If you’ve ever been to a Pride march, a rally for Human Rights Watch, or some other LGBTQ-centered public gathering, you’ve probably seen them: women of a certain age with tees that say “Free Mom Hugs”. If you’re gay, there’s a good chance at some point they actively tried to restrict your rights. They are Christian women, raised in the church to believe that anything but towing the straight cisgendered line is going against God. You’ll want that hug, though, because these are women who have undergone a dramatic transformation into fierce advocates for the LGBTQ+ community. They call themselves ‘mama bears’, and they walk the walk of ‘love means love’. They have been led to a change through the experience of their child or someone close to them declaring themselves gay, or trans, or any number of other parts of the Queer alphabet soup. They chose a new path in which spreading God’s love and believing love is love are one and the same.

Queer African American filmmaker Daresha Kyi profiles these women in her new documentary Mama Bears, which shows just how powerful determined women on a mission can be. The film is anchored in the experiences of two mama bears, Sara Shappley and Sara Cunningham, and one young Black lesbian, Tammi Terrell Morris, who embodies how mama bears make such an difference to LGBTQ+ folks. Shappley and Cunningham are just two of the over 40,000 women declaring themselves mama bears that belong to dozens of Facebook Groups with thousands of members across the country, organizing in support of LGBTQ+ rights.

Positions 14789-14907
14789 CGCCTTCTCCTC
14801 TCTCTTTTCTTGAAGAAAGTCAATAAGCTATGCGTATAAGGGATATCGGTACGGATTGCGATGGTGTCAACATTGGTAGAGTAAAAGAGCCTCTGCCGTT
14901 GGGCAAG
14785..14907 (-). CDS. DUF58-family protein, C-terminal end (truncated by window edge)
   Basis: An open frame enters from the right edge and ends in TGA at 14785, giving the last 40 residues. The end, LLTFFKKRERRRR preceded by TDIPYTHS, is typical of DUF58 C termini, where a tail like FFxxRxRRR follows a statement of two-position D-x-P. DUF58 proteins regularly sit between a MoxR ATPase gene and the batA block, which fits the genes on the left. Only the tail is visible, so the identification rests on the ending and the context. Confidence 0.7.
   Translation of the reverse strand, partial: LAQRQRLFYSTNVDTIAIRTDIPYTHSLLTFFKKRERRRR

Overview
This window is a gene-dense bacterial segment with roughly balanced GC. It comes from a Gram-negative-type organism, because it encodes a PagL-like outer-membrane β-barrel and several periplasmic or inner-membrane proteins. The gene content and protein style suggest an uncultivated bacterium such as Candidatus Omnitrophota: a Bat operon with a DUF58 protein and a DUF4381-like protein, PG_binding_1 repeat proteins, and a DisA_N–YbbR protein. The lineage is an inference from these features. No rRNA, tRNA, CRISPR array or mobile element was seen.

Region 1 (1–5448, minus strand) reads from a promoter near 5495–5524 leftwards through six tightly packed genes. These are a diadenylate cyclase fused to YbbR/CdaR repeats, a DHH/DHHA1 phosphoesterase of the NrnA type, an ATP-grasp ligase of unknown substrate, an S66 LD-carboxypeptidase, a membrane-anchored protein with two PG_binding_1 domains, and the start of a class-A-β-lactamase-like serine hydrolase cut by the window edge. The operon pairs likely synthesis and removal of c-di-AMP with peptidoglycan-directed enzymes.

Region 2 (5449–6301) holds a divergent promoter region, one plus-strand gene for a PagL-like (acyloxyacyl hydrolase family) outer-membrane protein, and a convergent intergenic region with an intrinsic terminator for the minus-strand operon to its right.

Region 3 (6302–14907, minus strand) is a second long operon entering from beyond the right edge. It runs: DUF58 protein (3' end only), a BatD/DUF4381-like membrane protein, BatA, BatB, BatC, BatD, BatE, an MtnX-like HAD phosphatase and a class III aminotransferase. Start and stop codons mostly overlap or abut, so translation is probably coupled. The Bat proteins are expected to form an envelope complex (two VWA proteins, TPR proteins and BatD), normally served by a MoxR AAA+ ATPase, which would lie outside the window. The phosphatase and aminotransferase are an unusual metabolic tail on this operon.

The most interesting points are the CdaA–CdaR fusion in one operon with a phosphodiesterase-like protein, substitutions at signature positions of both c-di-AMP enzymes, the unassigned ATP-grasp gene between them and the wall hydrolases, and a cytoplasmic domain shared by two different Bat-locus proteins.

Shappley is a committed Texas mother and fearless advocate for her transgender daughter Kai. Her love for Kai transformed her from a Tea Party Republican to an activist actively working with the ACLU and Equality Texas. She is helping to combat an anti-trans and bigoted bathroom law that would put her daughter and all trans kids in Texas at risk. Cunningham shifted from denying her son Parker’s orientation as a gay young man to founding Free Mom Hugs, a national movement of mothers stepping in when parents of LGBTQ+ kids disown them or deny their truth. She and other mama bears have gone across the country spreading love and acceptance, and offering hugs, and sometimes, as exampled in the film, stepping in at same-sex weddings to support celebrants whose parents have shunned or condemned them for being their true selves. Through the support of the mama bears, Tammi, who was raised in the Pentecostal church and still has a strong Christ-centered faith, escaped the lie of being married to a man and stepped into a life of self-acceptance as a proud lesbian. Many of these women, in their commitment to support the LGBTQ+ community, become social outcasts, and leave behind relationships with family and friends. Shappley is in communication with only two members of her entire extended family, but like all the mama bears, she will do what it takes to stand with the trans daughter she loves, and she has built found family with her mama bear sisters.

For the review in its entirety, go to AWFJ.org HERE.